The little things. It likely is a truism, but the more that one is tied into the fabric of the firm, the harder it is to leave. So, while including associates in official firm events is nice, it is the “off the books” type of activities that also make a difference.
Do you have a new matter that requires you to sit down with a few partners to evaluate and map a strategy? Consider inviting a young associate to attend that meeting, even if it means that you have to allow them to mark down time (which you then will eat). Ditto for an interesting oral argument, negotiation, or client meeting that would be more comfortable for you to do by yourself. Spend the time to bring an associate up to speed and have him attend with you.
Do you need a fourth for a business golf outing and are tempted to bring your buddy who often plays with you? Why not bring that young lawyer who often mentions Annika Sorenstam and her love of the game? These are precisely the type of little things that they will remember forever.
Share successes. Associates aspire for recognition, as it often seems far out of reach. So, when you win that big case or close that major transaction, make it a point to recognize the other team members, especially the junior lawyers, who helped you along the way. This does not simply mean thanking them in an email; rather, it entails taking the time to cite that accomplishment in their annual review, letting their department head know about the great job that they did, and, most importantly, taking the time to offer a heartfelt, face to face, thank you.
Be flexible. Law firms that more readily embrace the flexibility that young lawyers desire are going to be well positioned for future success. This means moving away from the traditional bricks and mortar office space, and face time, paradigms. Laptops and blackberrys are nice, but often can boomerang, as they leave lawyers feeling like they never get a break.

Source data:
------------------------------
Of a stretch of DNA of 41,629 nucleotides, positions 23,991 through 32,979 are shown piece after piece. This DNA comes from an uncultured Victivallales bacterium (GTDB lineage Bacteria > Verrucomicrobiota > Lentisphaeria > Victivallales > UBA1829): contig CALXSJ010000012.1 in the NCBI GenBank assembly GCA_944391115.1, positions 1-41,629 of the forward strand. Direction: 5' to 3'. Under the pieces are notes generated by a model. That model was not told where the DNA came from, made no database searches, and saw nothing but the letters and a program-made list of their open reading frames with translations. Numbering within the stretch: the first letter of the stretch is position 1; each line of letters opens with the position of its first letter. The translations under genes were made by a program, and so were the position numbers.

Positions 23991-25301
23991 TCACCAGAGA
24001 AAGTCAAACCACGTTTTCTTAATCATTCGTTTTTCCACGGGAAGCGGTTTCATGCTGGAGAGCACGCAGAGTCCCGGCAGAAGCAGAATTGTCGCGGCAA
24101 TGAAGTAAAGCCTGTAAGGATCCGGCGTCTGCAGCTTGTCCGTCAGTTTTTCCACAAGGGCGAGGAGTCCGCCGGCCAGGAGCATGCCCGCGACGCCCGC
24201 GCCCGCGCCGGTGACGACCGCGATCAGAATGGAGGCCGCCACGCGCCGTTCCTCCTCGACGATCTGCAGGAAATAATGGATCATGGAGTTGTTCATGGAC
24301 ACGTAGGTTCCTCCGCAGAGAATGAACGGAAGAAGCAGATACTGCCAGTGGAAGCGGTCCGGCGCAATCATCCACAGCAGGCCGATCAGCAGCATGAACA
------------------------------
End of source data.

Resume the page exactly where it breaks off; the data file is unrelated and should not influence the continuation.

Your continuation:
Flexibility means allowing associates to work from a home office several days a week or setting up shop, when needed, in a suburban office. I firmly believe that the firms that can shake the traditions of old in this regard are going to be leaders in the talent wars going forward. Performance is the bottom line; if a young lawyer can demonstrate that, why does it matter if he periodically produces that work product from home?
Keep tabs on morale. The unrelenting demands on the time of partners often leads to a mindset that unless something rises to the level of being an obvious problem, then all must be right in the firm. So, in the area of associate morale (which, again, is a key trigger for lateral movement), firms frequently rely on the input of associate committees and survey results to gauge the current mood in the firm.
When one considers that most associate committee members are the most successful young lawyers in the firm, is it a surprise that they are not inclined to rock the boat by digging into the most vexing issues plaguing their brethren? There often is a chasm that is wider than the Grand Canyon between what partners think is going on with their associates and how those younger lawyers really feel. For us, this surfaces when we sit down with a firm that tells us how great the morale is among their associates and points to rankings in the latest survey on that topic. Little do they know that we, and other recruiters, often have had a stream of calls and meetings with many of their associates who are dying to get out.
What can one do? Your partners should know who the opinion leaders are in the associate ranks (some of whom are not associate committee members). Talk to them frankly and honestly about what is going on with them and other associates. Don’t be defensive about what you hear; rather, listen to the feedback, critically assess it, and, if adjudged to be valid, do something about it. Try to do this periodically, and not once per year, as issues can arise rather quickly in the crucible of a law firm.
As you anticipated, there is no simple answer to this dilemma. As with most things, hard work and keeping your fingers on the pulse of the firm’s environment will go a long way to at least partially ameliorating this problem.
FRANK M. D’AMORE is the founder of Attorney Career Catalysts, http://www.attycareers.com, a Pennsylvania-based legal recruiting, consulting and training firm. He is a former partner in an AmLaw 200 firm, general counsel in privately held and publicly traded companies, and vice president of business development. He can be reached at firstname.lastname@example.org.